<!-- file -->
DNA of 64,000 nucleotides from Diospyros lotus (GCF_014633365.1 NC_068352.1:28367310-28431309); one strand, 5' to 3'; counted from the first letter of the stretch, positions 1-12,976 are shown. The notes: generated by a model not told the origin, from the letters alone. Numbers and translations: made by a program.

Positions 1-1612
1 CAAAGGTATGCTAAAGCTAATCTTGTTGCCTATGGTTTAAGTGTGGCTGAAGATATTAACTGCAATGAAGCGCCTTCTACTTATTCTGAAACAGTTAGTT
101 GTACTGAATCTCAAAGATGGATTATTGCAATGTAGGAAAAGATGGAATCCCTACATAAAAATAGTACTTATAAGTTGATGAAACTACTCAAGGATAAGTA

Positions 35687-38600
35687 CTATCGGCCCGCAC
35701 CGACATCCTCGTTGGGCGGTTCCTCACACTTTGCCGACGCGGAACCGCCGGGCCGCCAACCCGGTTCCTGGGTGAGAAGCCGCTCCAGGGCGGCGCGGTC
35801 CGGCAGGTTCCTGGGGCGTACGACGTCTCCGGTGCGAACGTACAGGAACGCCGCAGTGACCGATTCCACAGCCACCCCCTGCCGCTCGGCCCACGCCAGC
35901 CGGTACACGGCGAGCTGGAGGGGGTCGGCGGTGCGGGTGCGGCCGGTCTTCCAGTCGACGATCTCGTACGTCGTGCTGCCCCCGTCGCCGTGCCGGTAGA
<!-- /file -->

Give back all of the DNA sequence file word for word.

DNA of 64,000 nucleotides from Diospyros lotus (GCF_014633365.1 NC_068352.1:28367310-28431309); one strand, 5' to 3'; counted from the first letter of the stretch, positions 1-12,976 are shown. The notes: generated by a model not told the origin, from the letters alone. Numbers and translations: made by a program.

Positions 1-1612
1 CAAAGGTATGCTAAAGCTAATCTTGTTGCCTATGGTTTAAGTGTGGCTGAAGATATTAACTGCAATGAAGCGCCTTCTACTTATTCTGAAACAGTTAGTT
101 GTACTGAATCTCAAAGATGGATTATTGCAATGTAGGAAAAGATGGAATCCCTACATAAAAATAGTACTTATAAGTTGATGAAACTACTCAAGGATAAGTA

Positions 35687-38600
35687 CTATCGGCCCGCAC
35701 CGACATCCTCGTTGGGCGGTTCCTCACACTTTGCCGACGCGGAACCGCCGGGCCGCCAACCCGGTTCCTGGGTGAGAAGCCGCTCCAGGGCGGCGCGGTC
35801 CGGCAGGTTCCTGGGGCGTACGACGTCTCCGGTGCGAACGTACAGGAACGCCGCAGTGACCGATTCCACAGCCACCCCCTGCCGCTCGGCCCACGCCAGC
35901 CGGTACACGGCGAGCTGGAGGGGGTCGGCGGTGCGGGTGCGGCCGGTCTTCCAGTCGACGATCTCGTACGTCGTGCTGCCCCCGTCGCCGTGCCGGTAGA